Girls really do care what their moms think, even once they’re all grown up. That’s the message that a new study is conveying after researchers found that college-age women are more likely to report getting the human papillomavirus (HPV) vaccine if they’d discussed it with their mothers.
“We didn’t actually look at what they said, but what we do know is important to feel that the mother can talk to her daughter and the daughter can talk to her mother and that both parties feel the vaccine is safe and effective,” says Janice Krieger, lead author of the study and assistant professor of communication at Ohio State University.
It’s not necessarily an easy conversation. Chitchatting about the merits of the HPV vaccine inevitably involve discussion of sex — that’s how the virus is transmitted, after all — and that’s where the heart-to-hearts may get a little awkward. It’s important to persevere, says Krieger, because now that there’s a way to immunize against HPV, it’s important to do it. More than half of sexually active men and women in the U.S. will contract it at some point; left untreated, it can lead to cancer. (More on Time.com: Are doctors screening for cervical cancer too often?)
Because some daughters may fear reproach or judgement from their mothers if they bring up the subject, it’s up to mothers to be proactive. “I could see why some college-age women wouldn’t want to bring it up because they’re afraid their moms will ask those questions,” says Krieger. “The strategy we need to promote is encouraging moms to say, I heard about this vaccine and I think this is a good idea, and that takes the pressure off the daughters.”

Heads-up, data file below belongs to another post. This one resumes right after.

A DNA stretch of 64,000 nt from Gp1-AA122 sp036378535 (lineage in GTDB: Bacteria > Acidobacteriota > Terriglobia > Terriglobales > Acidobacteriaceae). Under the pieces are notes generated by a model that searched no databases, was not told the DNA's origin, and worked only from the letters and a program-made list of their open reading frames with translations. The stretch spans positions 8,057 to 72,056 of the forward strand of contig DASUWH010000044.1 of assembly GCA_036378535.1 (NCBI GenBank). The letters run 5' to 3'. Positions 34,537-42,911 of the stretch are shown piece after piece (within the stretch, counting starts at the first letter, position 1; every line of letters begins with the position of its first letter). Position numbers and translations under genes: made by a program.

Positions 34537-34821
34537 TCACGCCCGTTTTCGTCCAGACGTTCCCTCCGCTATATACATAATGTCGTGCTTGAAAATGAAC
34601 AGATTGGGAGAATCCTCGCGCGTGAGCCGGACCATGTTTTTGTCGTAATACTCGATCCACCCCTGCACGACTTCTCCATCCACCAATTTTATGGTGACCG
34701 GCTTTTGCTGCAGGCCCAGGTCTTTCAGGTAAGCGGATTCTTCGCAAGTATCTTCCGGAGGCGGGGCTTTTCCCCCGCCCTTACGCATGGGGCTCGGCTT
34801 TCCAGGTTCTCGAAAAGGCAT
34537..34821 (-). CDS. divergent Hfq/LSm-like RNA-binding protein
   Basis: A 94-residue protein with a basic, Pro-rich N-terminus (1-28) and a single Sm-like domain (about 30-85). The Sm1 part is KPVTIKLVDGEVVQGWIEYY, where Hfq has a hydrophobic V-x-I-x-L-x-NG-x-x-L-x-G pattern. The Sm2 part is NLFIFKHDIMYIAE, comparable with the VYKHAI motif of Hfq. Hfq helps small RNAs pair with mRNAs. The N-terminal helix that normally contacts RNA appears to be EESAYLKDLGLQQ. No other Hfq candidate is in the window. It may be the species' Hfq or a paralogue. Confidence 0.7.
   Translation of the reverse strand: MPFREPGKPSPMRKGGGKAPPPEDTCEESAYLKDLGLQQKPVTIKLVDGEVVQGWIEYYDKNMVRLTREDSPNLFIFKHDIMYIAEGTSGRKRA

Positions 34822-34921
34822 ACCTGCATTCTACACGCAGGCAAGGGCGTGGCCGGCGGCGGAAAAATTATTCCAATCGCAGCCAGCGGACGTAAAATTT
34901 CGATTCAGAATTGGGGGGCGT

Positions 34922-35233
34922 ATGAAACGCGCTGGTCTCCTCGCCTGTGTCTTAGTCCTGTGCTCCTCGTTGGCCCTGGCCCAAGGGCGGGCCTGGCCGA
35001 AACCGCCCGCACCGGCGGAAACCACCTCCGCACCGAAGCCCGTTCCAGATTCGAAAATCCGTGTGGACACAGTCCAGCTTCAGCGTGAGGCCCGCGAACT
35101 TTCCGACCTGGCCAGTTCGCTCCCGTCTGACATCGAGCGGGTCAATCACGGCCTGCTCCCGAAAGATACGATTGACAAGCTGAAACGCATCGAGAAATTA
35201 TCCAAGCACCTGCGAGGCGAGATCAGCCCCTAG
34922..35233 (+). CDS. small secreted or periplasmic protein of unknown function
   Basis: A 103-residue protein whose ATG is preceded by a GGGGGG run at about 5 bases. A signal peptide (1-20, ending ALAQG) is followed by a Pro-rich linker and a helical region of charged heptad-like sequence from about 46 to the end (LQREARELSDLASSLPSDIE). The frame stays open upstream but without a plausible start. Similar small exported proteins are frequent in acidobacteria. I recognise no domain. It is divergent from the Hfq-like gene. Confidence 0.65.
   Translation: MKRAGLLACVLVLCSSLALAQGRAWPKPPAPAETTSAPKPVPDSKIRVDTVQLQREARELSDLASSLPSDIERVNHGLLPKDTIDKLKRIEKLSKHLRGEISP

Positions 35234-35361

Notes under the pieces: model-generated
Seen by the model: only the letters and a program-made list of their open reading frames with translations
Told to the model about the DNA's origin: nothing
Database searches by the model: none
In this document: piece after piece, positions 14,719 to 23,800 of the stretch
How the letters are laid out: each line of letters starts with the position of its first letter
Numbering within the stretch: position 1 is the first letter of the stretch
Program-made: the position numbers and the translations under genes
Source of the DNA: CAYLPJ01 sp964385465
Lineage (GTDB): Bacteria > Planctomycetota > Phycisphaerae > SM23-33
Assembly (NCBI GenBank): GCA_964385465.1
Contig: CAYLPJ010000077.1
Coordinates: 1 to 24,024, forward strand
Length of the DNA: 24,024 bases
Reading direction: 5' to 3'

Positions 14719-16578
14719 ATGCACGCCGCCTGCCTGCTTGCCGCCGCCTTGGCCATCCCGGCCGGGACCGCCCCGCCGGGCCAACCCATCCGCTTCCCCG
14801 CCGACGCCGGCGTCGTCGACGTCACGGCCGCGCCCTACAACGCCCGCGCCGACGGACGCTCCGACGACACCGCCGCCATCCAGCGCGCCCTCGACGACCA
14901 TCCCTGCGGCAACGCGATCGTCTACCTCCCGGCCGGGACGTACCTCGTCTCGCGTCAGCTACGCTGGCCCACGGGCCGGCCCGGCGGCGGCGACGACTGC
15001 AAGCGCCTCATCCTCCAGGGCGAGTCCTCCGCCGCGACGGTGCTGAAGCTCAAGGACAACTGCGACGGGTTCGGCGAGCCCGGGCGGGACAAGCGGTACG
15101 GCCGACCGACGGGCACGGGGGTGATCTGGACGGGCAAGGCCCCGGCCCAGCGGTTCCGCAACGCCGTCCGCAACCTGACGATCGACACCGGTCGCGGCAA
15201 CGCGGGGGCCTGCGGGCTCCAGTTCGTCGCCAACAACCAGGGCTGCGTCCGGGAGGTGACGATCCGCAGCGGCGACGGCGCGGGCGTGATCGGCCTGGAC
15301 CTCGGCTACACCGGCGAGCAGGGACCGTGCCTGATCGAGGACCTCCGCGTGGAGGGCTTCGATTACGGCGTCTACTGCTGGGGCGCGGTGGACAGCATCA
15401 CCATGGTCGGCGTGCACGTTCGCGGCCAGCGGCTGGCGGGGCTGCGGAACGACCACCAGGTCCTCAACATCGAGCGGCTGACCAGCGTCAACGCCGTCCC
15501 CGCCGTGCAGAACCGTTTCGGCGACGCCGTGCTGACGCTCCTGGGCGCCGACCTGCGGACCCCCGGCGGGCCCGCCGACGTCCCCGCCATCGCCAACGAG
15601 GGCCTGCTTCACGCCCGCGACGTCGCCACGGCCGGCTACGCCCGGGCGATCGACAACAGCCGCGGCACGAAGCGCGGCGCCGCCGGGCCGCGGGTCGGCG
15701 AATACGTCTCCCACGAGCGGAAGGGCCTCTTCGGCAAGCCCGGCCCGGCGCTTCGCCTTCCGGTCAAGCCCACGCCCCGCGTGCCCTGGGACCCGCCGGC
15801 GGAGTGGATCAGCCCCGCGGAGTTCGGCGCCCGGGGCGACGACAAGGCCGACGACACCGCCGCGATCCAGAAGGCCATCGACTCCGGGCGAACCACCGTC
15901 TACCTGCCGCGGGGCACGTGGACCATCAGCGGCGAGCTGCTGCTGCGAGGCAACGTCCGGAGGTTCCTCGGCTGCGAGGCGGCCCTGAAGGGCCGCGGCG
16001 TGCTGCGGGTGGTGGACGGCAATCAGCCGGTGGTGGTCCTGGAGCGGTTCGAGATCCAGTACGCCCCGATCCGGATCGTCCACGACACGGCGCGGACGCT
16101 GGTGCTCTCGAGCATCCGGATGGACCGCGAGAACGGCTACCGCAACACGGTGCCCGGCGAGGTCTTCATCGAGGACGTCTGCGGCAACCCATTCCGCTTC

The research, published in the journal Human Communication Research, zeroed in on 182 mother-daughter pairs. The daughters — college students whose average age was 20 — filled out a questionnaire about the HPV vaccine and asked their mothers to complete a similar one. Most of the pairs — 137 — reported talking about the vaccine; 45 did not. (More on Time.com: CDC confirms effectiveness of HPV vaccine in men)
What tipped the scales regarding a daughter’s decision to get vaccinated? A mom who shared that she thought the vaccine was a safe and effective way to prevent HPV.
Moral support isn’t the only way mom can help, however. As always, money talks — and the vaccine isn’t cheap. The three-shot series ranges from $360 to $600 and is probably not at the tip-top of a young woman’s shopping list. A recent study from the University of Maryland concluded that nearly 75% of young women don’t start the vaccine; of those who do, only one-third actually complete it. (More on Time.com: HPV test better than pap smears for cervical screening)
“If your mother says I think this vaccine is a good idea and I’m willing to pay for it,” notes Krieger, “that might change things.”